For some, stand-up comedy is a hobby, but for one BYU student it may end up being a career.
Aaron Woodall, a California native, expressed his interest in the art of stand-up as a young child.
“I liked making people laugh through telling stories,” Woodall said. “My mom tells stories of me really young, walking up to adults and telling stories or reciting Steve Martin jokes that I had heard.”
In high school, Woodall recalls telling stories in unique ways that would make people laugh and then revising those stories to make them more and more humorous. He didn’t realize it at the time, but this was his first crack at workshopping and editing jokes tailored to audiences.
Woodall’s storytelling abilities are a part of his everyday life, according to his wife, Danielle, adding a comical aspect to their relationship.
“At-home Aaron and on-stage Aaron are pretty much the same guy,” Danielle Woodall said. “Although a lot of our conversations at home are about mundane, everyday things, Aaron is just a good storyteller. He can take a simple story of something that happened to him that day and turn it into a funny and unique story.”
Paul Sheffield, a fellow comedian and friend to Woodall, shares that the student’s sincerity and story-telling abilities are what make him the outstanding comedian he has become.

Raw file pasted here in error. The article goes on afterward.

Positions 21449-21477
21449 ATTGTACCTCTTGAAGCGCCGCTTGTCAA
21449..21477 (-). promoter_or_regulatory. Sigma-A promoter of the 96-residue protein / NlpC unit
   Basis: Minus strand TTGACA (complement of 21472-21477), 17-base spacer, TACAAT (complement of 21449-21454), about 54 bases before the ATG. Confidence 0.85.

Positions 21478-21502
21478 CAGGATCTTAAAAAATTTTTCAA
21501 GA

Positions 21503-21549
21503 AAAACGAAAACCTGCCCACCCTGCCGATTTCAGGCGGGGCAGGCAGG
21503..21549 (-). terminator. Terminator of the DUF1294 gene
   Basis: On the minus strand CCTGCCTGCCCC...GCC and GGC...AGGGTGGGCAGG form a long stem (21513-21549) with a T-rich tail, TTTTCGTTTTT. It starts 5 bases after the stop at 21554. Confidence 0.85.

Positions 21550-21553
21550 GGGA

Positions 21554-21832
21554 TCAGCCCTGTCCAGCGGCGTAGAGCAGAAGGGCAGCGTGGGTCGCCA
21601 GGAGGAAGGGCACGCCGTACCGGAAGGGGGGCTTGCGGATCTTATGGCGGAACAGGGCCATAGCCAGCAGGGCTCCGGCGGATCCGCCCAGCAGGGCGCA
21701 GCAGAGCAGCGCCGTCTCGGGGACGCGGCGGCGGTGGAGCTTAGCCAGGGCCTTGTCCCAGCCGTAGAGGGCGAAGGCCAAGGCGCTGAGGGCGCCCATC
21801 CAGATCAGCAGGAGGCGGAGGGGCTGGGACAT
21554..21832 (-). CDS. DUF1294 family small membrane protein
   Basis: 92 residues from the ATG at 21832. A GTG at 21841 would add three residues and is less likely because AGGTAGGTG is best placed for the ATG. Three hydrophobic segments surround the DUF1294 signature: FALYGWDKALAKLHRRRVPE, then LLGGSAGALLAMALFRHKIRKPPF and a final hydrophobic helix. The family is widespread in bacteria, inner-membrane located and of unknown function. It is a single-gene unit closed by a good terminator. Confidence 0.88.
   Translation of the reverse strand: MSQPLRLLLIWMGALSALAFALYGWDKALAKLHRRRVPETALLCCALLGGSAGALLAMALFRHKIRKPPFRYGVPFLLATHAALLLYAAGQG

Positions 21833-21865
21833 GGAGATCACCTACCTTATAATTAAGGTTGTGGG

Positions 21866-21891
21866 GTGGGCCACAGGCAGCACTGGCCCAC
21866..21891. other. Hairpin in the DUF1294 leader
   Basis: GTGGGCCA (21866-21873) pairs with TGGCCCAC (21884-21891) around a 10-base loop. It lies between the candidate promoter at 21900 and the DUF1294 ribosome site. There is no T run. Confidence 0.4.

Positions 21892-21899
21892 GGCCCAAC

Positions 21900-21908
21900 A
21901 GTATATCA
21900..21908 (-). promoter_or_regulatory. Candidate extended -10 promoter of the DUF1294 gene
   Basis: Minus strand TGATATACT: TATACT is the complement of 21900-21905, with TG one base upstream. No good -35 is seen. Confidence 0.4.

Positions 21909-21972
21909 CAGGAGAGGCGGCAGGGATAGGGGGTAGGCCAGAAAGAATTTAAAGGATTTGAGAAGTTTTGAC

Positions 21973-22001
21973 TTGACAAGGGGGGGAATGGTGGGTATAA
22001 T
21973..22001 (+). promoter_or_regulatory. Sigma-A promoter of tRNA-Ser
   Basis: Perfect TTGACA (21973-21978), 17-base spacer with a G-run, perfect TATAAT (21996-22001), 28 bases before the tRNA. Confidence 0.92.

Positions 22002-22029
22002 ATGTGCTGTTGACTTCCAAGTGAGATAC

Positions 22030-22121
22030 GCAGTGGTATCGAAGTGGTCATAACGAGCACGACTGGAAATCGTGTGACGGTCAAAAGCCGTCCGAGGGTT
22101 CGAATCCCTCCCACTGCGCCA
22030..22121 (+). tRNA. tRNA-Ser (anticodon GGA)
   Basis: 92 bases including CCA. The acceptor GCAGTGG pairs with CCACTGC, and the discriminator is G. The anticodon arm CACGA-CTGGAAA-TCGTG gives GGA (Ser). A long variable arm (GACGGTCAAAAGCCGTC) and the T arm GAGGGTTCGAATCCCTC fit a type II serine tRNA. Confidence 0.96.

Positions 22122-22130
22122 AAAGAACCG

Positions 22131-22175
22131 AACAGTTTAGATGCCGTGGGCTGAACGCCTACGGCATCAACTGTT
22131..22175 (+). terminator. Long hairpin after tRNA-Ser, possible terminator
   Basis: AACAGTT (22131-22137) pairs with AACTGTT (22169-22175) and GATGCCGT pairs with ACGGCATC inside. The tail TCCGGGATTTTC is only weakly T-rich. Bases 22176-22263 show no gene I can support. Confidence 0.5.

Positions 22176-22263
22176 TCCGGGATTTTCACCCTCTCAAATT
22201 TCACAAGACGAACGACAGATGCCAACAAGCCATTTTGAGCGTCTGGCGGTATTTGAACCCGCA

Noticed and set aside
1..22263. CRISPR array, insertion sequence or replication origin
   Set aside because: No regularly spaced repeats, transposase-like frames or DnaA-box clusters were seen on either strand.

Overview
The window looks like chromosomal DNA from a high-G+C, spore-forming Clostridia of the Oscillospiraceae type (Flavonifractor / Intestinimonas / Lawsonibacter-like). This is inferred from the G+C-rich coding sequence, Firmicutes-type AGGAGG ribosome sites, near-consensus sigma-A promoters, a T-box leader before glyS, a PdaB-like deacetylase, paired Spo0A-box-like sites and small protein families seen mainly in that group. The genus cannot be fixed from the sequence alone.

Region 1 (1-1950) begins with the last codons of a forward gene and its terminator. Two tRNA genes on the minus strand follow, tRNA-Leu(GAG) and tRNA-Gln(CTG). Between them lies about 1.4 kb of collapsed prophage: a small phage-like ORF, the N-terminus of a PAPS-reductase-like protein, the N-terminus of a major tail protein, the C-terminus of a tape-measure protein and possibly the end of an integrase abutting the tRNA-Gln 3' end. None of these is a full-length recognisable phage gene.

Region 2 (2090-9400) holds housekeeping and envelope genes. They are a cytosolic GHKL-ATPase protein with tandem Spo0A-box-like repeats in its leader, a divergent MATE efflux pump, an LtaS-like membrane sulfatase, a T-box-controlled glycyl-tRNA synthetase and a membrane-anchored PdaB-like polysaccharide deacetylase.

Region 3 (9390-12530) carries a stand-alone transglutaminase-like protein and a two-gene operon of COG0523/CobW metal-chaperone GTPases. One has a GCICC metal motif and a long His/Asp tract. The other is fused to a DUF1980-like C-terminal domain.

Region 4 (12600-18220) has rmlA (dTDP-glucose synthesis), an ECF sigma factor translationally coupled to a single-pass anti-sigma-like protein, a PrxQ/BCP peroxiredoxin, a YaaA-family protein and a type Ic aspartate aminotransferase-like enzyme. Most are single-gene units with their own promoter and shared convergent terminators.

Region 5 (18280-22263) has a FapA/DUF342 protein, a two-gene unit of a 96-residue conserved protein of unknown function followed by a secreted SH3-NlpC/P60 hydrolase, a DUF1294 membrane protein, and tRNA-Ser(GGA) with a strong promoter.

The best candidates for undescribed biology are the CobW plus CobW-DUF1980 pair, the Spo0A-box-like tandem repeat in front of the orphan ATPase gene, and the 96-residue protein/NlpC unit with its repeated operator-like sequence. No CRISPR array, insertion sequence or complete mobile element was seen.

“Part of what makes (Aaron’s) jokes so funny is that you know they are coming from a real place in his mind,” Sheffield said. “It’s not hokey or fake, it’s really him up there making you laugh. That is the best kind of humor, the kind that makes a joke funny no matter how many times you tell it.”
Woodall’s comedy style has functioned as part of his personality and has become something that has made him who he is today and brought his relationship with his family closer together, according to his younger brother, Jeremy.
“Aaron’s choice to be a comedian has probably brought us closer together because I always knew the potential he had and tried to encourage him to pursue what would make him happy as opposed to just getting a degree that would give him a ‘good job,'” Jeremy Woodall said. “I was very happy when he started to seriously pursue this career path, and it gave me the opportunity to be very supportive of him.”
Woodall is also the father of a 9-month-old son named Ethan, who is the major driving force in his life.
“I think even before he was born, I was making decisions based on him and so much of college has been about my fear of supporting my family,” Aaron Woodall said.
Being a father is Woodall’s best attributes, Danielle Woodall said.
“He’s an amazing father. That’s probably what I love most about him. Seeing him take care of our son is so heart-warming,” she said. “I don’t think there is any other way he would rather spend his time than just hanging out with or taking care of Ethan. I love it so much, (and) it is incredibly attractive, I must say.”
Woodall expressed that he is not too sure what the future holds for him and his family, but at the end of the day, he stands as an example of someone who has hope for the future, a love for the art of comedy and, most importantly, a passion for his family.
Woodall’s next show will be Friday, Jan. 10 at 8 p.m. at The Wall. Tickets are $5 and can be purchased at the information desk in the Wilkinson Student Center.